Local research institute teams up with UCSB to find out
The Sansum Diabetes Research Institute and UCSB’s Bren School of Environmental Science & Management have teamed up to investigate the relationship between environmental pollution and diabetes and how the relationship may affect different parts of society.
The institute reached out to UCSB for environmental data to propel Mil Familias, SDRI’s decade-long program to analyze how diabetes may be discriminatory.
“Just about 20 percent of our health is biological,” said Mil Familias Project Manager Namino Glantz, Ph.D. “The rest is social, behavioral and environmental factors.”
A thousand Latino families in the area have been recruited to participate in the study that started January. Mil Familia studies the subject’s genetics, psychology, biology, behavior as well as the environment by monitoring air quality and pesticide use in the area.
“Climate change will have a negative effect on diabetes because worse quality of air leads to asthma, Type 2 diabetes and cancer,” said David Kerr, director of research and innovation at SDRI.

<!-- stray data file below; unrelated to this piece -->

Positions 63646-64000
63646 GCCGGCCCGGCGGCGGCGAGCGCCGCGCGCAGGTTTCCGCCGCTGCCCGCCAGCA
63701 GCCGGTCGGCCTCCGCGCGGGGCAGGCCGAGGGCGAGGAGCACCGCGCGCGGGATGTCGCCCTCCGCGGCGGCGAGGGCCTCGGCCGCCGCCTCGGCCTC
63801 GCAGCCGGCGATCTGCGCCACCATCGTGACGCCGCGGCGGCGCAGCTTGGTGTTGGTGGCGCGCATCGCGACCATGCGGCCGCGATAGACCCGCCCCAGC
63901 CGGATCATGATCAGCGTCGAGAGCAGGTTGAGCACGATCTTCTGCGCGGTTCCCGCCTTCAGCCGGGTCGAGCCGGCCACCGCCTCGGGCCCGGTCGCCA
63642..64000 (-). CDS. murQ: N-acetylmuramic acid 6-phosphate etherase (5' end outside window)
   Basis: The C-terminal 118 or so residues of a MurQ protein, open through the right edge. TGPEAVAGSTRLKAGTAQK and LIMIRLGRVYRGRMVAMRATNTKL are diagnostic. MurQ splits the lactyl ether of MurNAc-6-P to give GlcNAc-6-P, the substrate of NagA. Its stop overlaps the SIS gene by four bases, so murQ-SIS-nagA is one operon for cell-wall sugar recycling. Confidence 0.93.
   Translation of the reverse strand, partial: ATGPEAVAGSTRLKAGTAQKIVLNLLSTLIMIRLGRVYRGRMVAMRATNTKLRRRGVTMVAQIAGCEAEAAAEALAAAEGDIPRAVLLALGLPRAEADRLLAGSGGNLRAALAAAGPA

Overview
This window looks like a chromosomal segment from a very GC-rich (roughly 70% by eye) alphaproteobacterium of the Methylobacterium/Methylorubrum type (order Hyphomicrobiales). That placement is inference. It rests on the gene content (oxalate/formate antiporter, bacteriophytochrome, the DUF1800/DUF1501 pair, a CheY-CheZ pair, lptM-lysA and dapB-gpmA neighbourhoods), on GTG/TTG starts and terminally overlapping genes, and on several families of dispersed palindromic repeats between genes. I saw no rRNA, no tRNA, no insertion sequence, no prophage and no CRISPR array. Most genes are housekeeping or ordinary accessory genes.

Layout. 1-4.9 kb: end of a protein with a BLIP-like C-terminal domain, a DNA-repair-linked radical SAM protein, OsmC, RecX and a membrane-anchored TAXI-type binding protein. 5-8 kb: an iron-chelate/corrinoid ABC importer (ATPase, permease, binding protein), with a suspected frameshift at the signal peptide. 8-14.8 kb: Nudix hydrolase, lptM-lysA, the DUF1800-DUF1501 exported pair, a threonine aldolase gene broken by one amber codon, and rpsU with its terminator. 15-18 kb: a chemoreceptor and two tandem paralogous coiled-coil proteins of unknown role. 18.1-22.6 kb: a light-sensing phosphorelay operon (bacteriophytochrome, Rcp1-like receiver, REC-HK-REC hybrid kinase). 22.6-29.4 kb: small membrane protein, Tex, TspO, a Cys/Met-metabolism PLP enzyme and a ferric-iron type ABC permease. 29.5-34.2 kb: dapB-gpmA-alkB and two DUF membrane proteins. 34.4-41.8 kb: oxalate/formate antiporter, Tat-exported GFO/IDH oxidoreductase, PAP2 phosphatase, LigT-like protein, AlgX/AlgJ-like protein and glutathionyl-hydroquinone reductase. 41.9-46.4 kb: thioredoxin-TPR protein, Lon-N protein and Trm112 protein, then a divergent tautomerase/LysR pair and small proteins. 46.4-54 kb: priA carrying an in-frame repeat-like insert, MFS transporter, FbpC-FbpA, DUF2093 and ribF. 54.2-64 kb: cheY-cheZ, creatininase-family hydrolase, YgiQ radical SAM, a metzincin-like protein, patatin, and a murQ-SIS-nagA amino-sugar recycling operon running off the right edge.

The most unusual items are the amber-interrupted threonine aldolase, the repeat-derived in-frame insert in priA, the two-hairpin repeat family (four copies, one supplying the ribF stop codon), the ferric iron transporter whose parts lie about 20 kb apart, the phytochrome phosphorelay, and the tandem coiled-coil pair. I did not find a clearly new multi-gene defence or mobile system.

The Bren School will help SDRI sift through the data concerning the environment.
“We’re capitalizing on their skill in data management and our expertise in research and medicine,” said Dr. Glantz.
Some questions that are guiding the research include:
• Is there an increased risk of diabetes the closer one lives to a freeway?
• Is there an increased risk of diabetes if one is an agricultural worker working with pesticides?
• Is the risk of diabetes in unborn children increased because of proximity to a freeway or a farm?
Currently, SDRI has one office in Santa Barbara, but the organization, according to Dr. Kerr, hopes to open satellite locations in Ventura, Goleta, and across California and the U.S. SDRI plans to raise $3 million to $5 million for Mil Familias.
SDRI’s long-term goal is the prevention of Type 2 diabetes, in which the body doesn’t properly use insulin, a hormone that helps glucose get into cells to give them energy. When insulin isn’t used properly, blood sugar levels become too high, which can cause strokes, kidney problems and nerve damage.